Closing the Gap: Will the gender pay gap information Regulations bring about equality?


Daphne Romney QC  considers how the draft Equality Act 2010 (Gender Pay Gap Information) Regulations 2016, published last week by the Government, will affect businesses.

On 12 February 2016, the Government published the draft Equality Act 2010 (Gender Pay Gap Information) Regulations 2016, which will affect some 8,000 businesses. This means that it finally implemented s.78 of the Equality Act 2010 (“EqA”), the section enabling the Secretary of State to make Regulations concerning equal pay audits. (The gender reporting implemented by these Regulations is not be confused with the compulsory audits ordered by ETs under s. 139A of the EqA). Section 78 was shunted sideways in 2010, then revived following pressure from the Lib Dems in the Coalition and Mind the Pay Gap, the campaign launched by Grazia magazine.  And you thought Grazia was all about clothes and celebrities…

The Regulations will come into force in October 2016. Reg. 9 provides that the information must be published in English on the relevant organisation’s website and remain there for 3 years, also intended to shame employers into action although the first reports will not be required until April 2018 and, thereafter, annually.

This gives employers 18 months to prepare themselves. Some commentators and MPs have expressed disappointment at this delay. The Equal Pay Act 1970 also had a 5 year lead in to allow employers to put their house in order. 46 years (and over a decade of public sector litigation) later, the figures demonstrate that the gender pay gap persists. In its 2015 consultation paper, Closing the Gap, the Government disclosed that the overall gender pay gap was 19.1%. For full time workers, the gap was 9.4%; for part time workers, it was 5.5% but far more women work part time and at a lower wage. Of course, lower pay also means a lower pension; the startling statistic is that of those who retired in 2015, pensions for women were worth 25% less than for men.

The Regulations provide that employers with 250 or more employees must publish on their website the information set out in reg. 3. The thinking behind this is that the employers will have to disclose any pay inequality inherent in their business and will be prompted to eliminate it.

The information concerns:

  • The difference in mean pay between male and female employees (expressed as a percentage of mean male pay (reg. 4)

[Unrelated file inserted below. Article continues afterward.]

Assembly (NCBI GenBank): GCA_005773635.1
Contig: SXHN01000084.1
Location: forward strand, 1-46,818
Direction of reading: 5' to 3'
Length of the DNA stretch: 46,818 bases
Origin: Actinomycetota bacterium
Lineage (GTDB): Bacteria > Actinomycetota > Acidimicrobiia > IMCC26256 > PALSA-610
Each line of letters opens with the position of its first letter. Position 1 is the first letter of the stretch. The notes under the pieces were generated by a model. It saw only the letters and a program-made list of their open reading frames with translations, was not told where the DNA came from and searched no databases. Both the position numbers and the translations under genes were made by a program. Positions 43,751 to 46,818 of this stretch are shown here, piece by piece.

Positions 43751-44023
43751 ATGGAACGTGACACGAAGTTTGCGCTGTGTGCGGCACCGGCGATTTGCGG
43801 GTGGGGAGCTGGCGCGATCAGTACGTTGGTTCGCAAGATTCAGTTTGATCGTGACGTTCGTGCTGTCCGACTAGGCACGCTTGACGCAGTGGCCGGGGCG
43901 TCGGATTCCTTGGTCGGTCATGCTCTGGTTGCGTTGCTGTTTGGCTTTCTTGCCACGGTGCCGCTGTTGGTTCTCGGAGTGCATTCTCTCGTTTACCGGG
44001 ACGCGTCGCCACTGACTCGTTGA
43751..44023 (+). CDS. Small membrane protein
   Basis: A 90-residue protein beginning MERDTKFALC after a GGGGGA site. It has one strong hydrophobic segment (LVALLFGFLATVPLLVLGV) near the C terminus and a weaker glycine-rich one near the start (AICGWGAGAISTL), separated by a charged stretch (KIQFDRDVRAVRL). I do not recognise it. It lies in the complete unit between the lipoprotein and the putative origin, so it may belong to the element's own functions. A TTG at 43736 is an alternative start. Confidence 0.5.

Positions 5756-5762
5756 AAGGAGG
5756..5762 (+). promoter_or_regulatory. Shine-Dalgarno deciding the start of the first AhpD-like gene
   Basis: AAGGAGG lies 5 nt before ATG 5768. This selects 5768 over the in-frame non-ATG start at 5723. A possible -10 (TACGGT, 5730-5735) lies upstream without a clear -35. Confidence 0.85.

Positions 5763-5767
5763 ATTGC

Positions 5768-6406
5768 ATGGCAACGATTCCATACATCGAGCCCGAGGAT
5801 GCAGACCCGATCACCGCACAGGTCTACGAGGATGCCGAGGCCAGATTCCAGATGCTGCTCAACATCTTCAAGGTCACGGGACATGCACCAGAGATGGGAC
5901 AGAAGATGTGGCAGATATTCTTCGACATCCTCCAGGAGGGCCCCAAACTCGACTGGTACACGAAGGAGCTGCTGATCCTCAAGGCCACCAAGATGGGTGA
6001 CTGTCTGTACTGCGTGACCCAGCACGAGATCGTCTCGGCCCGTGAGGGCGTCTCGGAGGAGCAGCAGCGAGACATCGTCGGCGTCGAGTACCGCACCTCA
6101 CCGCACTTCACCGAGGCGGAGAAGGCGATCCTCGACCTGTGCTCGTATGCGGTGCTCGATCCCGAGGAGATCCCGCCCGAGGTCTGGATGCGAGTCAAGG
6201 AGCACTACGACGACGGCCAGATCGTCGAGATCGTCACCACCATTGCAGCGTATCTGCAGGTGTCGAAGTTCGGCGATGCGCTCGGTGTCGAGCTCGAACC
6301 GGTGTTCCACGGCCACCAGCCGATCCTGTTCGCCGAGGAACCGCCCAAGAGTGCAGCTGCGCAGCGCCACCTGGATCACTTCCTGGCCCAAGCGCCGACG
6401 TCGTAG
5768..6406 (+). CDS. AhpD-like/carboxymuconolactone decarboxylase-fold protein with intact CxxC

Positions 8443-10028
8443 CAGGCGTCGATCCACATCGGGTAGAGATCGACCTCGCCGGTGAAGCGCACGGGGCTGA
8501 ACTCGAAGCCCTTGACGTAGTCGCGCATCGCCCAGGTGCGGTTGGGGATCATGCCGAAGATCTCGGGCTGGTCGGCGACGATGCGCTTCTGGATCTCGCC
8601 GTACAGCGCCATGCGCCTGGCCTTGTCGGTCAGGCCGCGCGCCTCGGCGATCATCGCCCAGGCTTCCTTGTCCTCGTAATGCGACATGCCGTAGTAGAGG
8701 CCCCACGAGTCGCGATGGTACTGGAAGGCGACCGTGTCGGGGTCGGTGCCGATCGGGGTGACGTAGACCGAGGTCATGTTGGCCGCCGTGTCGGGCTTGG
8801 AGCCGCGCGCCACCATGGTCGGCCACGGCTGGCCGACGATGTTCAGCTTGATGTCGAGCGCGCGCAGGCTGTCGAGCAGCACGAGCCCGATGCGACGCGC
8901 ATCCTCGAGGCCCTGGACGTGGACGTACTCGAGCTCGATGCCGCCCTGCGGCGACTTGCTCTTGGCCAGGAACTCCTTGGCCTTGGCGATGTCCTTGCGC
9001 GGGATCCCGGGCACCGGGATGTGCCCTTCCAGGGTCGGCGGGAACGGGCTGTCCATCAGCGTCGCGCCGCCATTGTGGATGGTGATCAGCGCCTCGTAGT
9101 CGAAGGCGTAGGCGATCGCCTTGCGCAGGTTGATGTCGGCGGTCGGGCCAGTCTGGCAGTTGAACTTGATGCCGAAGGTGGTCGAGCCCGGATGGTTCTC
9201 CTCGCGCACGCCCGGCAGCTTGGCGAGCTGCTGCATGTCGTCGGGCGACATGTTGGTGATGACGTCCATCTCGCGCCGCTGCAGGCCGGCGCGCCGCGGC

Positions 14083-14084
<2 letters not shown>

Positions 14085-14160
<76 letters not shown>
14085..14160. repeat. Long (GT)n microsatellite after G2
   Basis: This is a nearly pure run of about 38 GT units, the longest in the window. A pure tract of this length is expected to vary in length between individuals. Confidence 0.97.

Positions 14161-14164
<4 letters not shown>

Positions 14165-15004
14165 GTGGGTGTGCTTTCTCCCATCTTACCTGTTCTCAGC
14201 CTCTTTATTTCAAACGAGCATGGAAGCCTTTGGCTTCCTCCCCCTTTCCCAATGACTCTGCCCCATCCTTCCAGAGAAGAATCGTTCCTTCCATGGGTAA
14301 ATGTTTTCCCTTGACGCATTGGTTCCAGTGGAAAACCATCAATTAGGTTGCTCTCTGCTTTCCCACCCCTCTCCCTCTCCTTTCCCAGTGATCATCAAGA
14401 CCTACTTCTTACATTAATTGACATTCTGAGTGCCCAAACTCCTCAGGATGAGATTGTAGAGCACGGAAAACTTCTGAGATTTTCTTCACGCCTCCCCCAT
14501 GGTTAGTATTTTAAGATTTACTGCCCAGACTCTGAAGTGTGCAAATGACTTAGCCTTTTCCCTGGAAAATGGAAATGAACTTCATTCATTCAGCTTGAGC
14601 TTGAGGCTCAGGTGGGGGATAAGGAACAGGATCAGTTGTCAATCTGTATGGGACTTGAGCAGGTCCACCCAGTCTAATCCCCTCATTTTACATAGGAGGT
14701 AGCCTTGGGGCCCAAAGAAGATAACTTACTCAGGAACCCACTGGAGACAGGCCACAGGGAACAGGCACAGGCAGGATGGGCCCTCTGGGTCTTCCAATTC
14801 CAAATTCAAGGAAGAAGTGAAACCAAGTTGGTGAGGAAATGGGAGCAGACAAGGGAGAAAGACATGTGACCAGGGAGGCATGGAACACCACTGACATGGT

• The difference in median pay between male and female employees (expressed as a percentage of median male pay (reg. 5)
  • The difference in bonus pay between male and female employees (expressed as a percentage of mean male pay, as well as the proportion of male and female relevant employees who received bonus pay (reg. 6)
  • the numbers of male and female relevant employees employed by the relevant employer on the relevant date in quartile pay bands A, B, C and D (see regulation 7)


s. 78 of the Act provided that information could include descriptions of employees, but this has not been provided for in the Regulations and so will not enable employees to identify exact comparators in rated as equivalent or equal value claims.

Reg. 2 includes “basic pay, paid leave, maternity pay, sick pay, area allowances, shift premium pay, bonus pay and other pay (including car allowances paid through the payroll, on call and standby allowances, clothing, first aider or fire warden allowances)”, but not overtime pay, expenses, the value of salary sacrifice schemes, benefits in kind, redundancy pay, arrears of pay and tax credits. The omission of overtime pay is interesting in that rates may be set differently according to predominantly male and predominantly female jobs; similarly benefits in kind is also a curious omission, as they may be discriminatory.

Regs. 4 to 6 provide that the employer must provide details about the mean, median and mean bonus pay for its male and female employees set out as a percentage of the man’s pay. Reg. 1(2) defines the mean as “the sum of all values in the list divided by the number of values”, whilst the median figure looks for the middle figure and is less likely to be skewed by high or low earners.  The mean bonus figures are based upon the difference between those who do and do not receive bonus (reg. 6(1)) but the employer will also be required to publish the percentage of men and the percentage of women who actually receive bonus (reg. 6(2)).

Reg. 7 provides that the information concerning gross hourly rates is to be placed into four quartiles, starting with the lowest (A) and ending in the highest (D). The first information is to be calculated on the figures from April 2017. April has been chosen because it avoids seasonal fluctuations.

Reg. 8 provides that the information in reg. 3 is to be accompanied by a statement confirming that it is accurate, to be signed by a director or a partner in the case of a company or partnership/LLP respectively; otherwise, by the most senior employee. Whilst s.78 provided that the Regulations could impose penalties either for failure to comply, the draft contains no such provision, although the Government is said to be considering whether defaulters should be publicly “named and shamed”. Meanwhile, an ET could presumably draw adverse inferences from either no, or false, published information.

Following the abolition of discrimination questionnaires, employees may have some insight into the pay differential between men and women, although not into the specific differentials. The former Equalities Minister, Maria Miller, has criticised the Regulations as unlikely to bring about equality and has indicated that the Parliamentary committee she chairs is to make proposals about practical improvements to gender reporting. Perhaps she will contribute to the consultation, which ends at midnight on 11 March 2016.

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